When visiting David Zwirner’s opening reception for Yayoi Kusama, I Who Have Arrived In Heaven (2013), I was given a rare opportunity. Gallery assistants ushered out the crowds, but there was no line to see the artist's Infinity Mirror Room installations. I walked through the threshold into a kaleidoscopic universe of floating lights.

In the following weeks, buzz grew about the mirror rooms and so did the lines. That mirror room I had stumbled into emerged again as the crowd pleaser at the opening of The Broad (LA), its new permanent home. Infinity Mirrored Room—Souls of Millions of Light Years Away has become so popular now, the museum website has a disclaimer that not all visitors who want to see it will be able to.

Yayoi Kusama is truly one of the most celebrated artists to emerge from postwar Japan. I should have known that she would team up with Mika Yoshitake, who has produced blockbuster exhibitions like 2007’s ©Murakami at MOCA and her revival of Mono-ha at Blum & Poe in 2012. Mika, who is an expert on Japanese contemporary art, was raised amongst the Japanese avant-garde in Los Angeles and later finished her PhD at UCLA. Mika and I first met as 16-year-olds and later, we both studied at UC Berkeley—Mika in the art history department and I in art practice.

The cultural landscape of Berkeley had been molded by decades of being the epicenter of the hippie movement. It is no wonder that my experiences during these years have deepened my understanding and resonance with Kusama’s mirror rooms. These installations originated during the spiritual exploration of the 1960s, evolving from other art forms rooted in social activism and participation.

Kusama’s Peep Show or Endless Love Show, 1966. Hexagonal mirrored room and electric lights. Installed at Castellane Gallery, New York, 1966. No longer extant. © Yayoi Kusama

In 2000, Kusama unveiled Fireflies on the Water, her first of a new kind of Infinity Mirror Room. It was dark, with many small lights that began to appear like distant galaxies when reflected back and forth in the space. Hearing her speak about these mirror rooms in a video interview with the Hirshhorn confirmed my intuition about her intent to bring greater peace to the world.

In her catalog essay, Mika recognizes that while in these mirror rooms, Kusama makes us aware of our bodies' dual experience of intimate compression and epic expansion in space. As the repetition of beautiful lights draw us into the glimmer of expanding space, we face the challenge of watching our visual concept of the self dissolve with each smaller reflection. These Infinity Mirror Rooms are meditation chambers where Kusama has found a creative means to achieve personal and social harmony, while offering the world a view of itself within the infinite.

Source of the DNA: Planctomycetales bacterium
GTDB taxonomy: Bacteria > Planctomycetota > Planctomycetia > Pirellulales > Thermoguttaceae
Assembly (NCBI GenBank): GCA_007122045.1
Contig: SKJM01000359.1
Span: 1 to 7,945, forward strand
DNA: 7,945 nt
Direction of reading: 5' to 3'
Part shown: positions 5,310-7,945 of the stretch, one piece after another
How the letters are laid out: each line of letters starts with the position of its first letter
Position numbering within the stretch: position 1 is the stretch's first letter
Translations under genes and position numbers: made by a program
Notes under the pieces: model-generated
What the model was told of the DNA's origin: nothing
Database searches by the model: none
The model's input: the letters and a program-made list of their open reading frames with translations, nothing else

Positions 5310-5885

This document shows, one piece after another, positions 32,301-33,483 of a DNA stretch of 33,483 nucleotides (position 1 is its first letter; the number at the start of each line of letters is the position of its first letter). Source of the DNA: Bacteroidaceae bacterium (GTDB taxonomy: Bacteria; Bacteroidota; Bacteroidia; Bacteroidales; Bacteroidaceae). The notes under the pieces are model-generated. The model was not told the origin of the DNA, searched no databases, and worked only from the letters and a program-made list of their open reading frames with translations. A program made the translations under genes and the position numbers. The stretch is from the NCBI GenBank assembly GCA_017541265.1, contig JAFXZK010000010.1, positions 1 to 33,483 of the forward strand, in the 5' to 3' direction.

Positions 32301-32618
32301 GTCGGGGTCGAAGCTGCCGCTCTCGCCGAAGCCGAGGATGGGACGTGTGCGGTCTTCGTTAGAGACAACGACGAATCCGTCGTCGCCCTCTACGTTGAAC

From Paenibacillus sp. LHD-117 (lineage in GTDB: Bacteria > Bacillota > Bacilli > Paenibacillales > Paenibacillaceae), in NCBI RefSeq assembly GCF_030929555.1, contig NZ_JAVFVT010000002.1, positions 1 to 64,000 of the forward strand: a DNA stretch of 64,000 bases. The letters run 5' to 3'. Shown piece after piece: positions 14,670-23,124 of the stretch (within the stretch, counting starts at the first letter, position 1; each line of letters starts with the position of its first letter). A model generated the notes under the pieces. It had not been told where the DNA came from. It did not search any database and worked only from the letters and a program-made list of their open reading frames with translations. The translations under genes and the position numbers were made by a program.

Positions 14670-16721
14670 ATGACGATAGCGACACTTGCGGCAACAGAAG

On my way south for the holidays, I stopped into the Hirshhorn to visit Mika for tea and cookies, and we talked about what promises to be one of the coming year’s most epic exhibitions. Yayoi Kusama: Infinity Mirrors is the artist’s first North American Tour in 20 years.

Read this feature and more in the March 2017 issue of Juxtapoz Magazine.

David Molesky: I've heard that Kusama’s continuous production of work prevents her from spiraling into difficult mind states. At what point did her mental condition become identified?
Mika Yoshitake: Kusama was born in the late 1920s and grew up in a well-to-do family who owned a seed nursery in the mountainous region of Matsumoto in Nagano Prefecture, Japan. She was the youngest of four and her mother was very strict. Intense childhood experiences contributed to a prolonged fear and anxiety about sex, and she started having hallucinations of flowers and dots she drew. Starting all over her hand and arm, they began to bleed out onto the floor and walls. She wasn't on drugs, but these visions of proliferation and repetition of imagery were very physical. At 19, she enrolled in Nihonga (Japanese-style painting courses) in Kyoto, challenging its traditions, which led her to experiment with abstraction. She returned to Matsumoto where she had her first solo show in 1952. There she met a psychiatrist who determined that she suffered from cenesthopathy, a syndrome where one experiences strange bodily sensations that are unexplained. He presented a paper on her work, "Genius Woman Artist with Schizophrenic Tendency," in 1953, describing periods of intense creativity and unproductivity. This paper caught the attention of an important art critic and led to opportunities for Kusama to exhibit in Tokyo. These early hallucinations are the source of her polka dot motif, and the repetitive gesture is like an endless void she tries to fill as well as an ongoing therapeutic process.

The current show at the Hirshhorn, however, does not intend to pathologize her, though past exhibition catalogs mention her mental condition with intrigue, sometimes even reinforcing the myth of the insane artist. This exhibition is about viewing her practice through the lens of the Infinity Mirror Rooms. It reconsiders the idea of infinity created through analog space in a contemporary age where virtual reality and virtual spaces are becoming a part of our daily experience more than ever before. I think that is why these rooms have such a popular resonance in social media and digital technology.